Springfield-based Drury University announced Thursday that it’s offering a new scholarship program for law enforcement officers.
“Badge to Bachelor’s” is intended to give a leg up to law enforcement officers who enroll in Drury GO, the university’s two- and four-year evening and online degree program, said Mike Brothers, chief Drury spokesperson.
Qualifying Drury GO students can receive up to $500 in scholarship aid each semester, while students who graduated from Drury Law Enforcement Academy can receive up to $600 per semester.
Drury GO students often enroll in one or two courses at a time as they pursue their educations, Brothers said. With Drury charging $320 per credit hour, a course often costs $960 per semester, so the discounts offered by Badge to Bachelor’s make taking a class or two more accessible, Brothers said.
Many officers seek degrees to advance careers
While many law enforcement officers already have a degree or obtained significant college credits as a requirement for getting their job, many others are seeking degrees to become eligible for promotions, Brothers said.
That reality is in keeping with a general trend primed by the pandemic, Brothers added: More adults with some college experience already under their belts are looking to get back into school, in Drury’s experience.
The Badge to Bachelor’s aid may be paired with federal Pell Grants and Missouri Fast Track funding, in qualifying situations, Drury said in a Thursday news release. To further aid their path to a degree, Drury said it also plans to offer two courses on ethics and leadership this summer to Badge to Bachelor’s participants at a significantly reduced cost.
The funding is available for officers seeking any of Drury GO’s 30-plus degree programs, but the university offers two degree programs of particular interest to officers.
One program includes an associate’s degree and bachelor of science in law enforcement, with a focus on the latest investigative and procedural techniques as well as effective communication and leadership. The associate’s degree includes 24 credit hours that form the “core” of Drury’s law enforcement academy.
Another program includes an associate’s degree of science and bachelor of science in criminal justice. These degrees explore criminal investigation and conviction, including causes and prevention of criminal behavior. The degree prepares graduates to apply what they learn to real-world problems as they work in community, social or correctional agencies.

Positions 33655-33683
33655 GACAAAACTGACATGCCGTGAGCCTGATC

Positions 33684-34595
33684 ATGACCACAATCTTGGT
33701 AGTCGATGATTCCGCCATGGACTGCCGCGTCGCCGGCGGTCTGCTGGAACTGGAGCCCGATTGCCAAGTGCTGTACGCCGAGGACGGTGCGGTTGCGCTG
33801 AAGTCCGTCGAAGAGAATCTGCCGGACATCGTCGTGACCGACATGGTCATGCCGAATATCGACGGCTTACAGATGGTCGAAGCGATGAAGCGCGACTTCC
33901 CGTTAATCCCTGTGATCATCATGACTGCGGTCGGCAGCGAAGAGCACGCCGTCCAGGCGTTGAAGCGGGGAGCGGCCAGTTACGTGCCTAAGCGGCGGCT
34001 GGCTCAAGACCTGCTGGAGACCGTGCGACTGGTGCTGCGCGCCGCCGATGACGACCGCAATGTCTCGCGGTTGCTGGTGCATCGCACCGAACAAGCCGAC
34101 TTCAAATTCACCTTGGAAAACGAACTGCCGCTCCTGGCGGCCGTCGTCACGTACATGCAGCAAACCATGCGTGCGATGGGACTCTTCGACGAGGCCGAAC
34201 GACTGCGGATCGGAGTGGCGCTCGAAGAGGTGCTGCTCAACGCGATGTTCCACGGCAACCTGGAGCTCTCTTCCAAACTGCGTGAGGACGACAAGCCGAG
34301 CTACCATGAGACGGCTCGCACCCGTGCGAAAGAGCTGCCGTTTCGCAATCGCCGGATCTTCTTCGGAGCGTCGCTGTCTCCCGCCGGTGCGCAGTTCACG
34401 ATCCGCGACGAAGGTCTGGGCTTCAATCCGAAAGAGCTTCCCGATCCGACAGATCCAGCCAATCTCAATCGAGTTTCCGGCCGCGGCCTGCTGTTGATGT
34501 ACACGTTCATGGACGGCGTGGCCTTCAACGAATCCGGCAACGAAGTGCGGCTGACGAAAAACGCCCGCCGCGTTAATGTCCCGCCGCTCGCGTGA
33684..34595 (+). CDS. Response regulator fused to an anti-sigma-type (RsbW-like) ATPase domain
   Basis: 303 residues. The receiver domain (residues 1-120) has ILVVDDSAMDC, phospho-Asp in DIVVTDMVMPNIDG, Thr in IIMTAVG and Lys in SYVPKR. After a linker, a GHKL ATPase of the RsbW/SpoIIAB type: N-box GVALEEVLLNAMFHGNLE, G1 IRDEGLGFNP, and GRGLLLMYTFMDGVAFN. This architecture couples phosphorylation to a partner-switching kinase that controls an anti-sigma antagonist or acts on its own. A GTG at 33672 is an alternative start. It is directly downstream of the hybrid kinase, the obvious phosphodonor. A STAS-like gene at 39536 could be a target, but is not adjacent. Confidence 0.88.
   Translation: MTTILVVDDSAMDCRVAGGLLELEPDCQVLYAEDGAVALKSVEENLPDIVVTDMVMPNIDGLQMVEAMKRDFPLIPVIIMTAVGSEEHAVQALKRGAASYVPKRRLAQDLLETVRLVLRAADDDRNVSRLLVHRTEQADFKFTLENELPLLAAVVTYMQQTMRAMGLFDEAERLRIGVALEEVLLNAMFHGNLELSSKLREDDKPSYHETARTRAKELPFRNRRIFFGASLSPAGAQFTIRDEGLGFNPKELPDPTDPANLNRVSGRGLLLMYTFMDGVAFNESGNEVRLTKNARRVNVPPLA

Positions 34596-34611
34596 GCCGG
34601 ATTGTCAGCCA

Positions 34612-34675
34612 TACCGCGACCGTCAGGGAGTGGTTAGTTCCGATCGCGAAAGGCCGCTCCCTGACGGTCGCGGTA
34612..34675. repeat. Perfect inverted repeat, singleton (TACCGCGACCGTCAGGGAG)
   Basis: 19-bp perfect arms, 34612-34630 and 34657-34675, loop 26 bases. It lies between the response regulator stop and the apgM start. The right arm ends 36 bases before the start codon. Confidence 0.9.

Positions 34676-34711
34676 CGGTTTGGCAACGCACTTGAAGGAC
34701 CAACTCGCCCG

‘Welcomed and appreciated’
Regional law enforcement leaders hailed Drury’s move.
“I was notified of this new program last month and have made SPD officers aware,” Springfield Police Chief Paul Williams told the News-Leader in an email relayed through a spokesperson. The chief thanked Drury for offering a new option for police officers working on their degrees and said, “Any opportunity that enhances an officer’s ability to improve their education is welcomed and appreciated.”
In a Drury news release, Webster County Sheriff Roye Cole said, “Although a degree isn’t always required in a law enforcement position, earning my bachelor’s in criminology and psychology and later my master in business administration from Drury University helped me see the bigger picture in my field and set me up for success as I advanced my career.”
Cole added, “The networking, education, legal, social and economic perspectives and lifelong friends have truly blessed me in my career and my personal life. Furthering your education only makes sense as the field is more complex — and more important — than ever.”
Drury encourages officers interested in Badge to Bachelor’s scholarship opportunities and admission requirements to call 417-873-7373 or email firstname.lastname@example.org.
Badge to Bachelor’s isn’t the only new educational opportunity tailored for law enforcement to be announced recently.
In January, the United Way of the Ozarks announced an Academy for Inclusion and Belonging aimed at law enforcement and nonprofit workers. Funded by the Community Foundation of the Ozarks, that program is intended to address racism, the News-Leader reported earlier.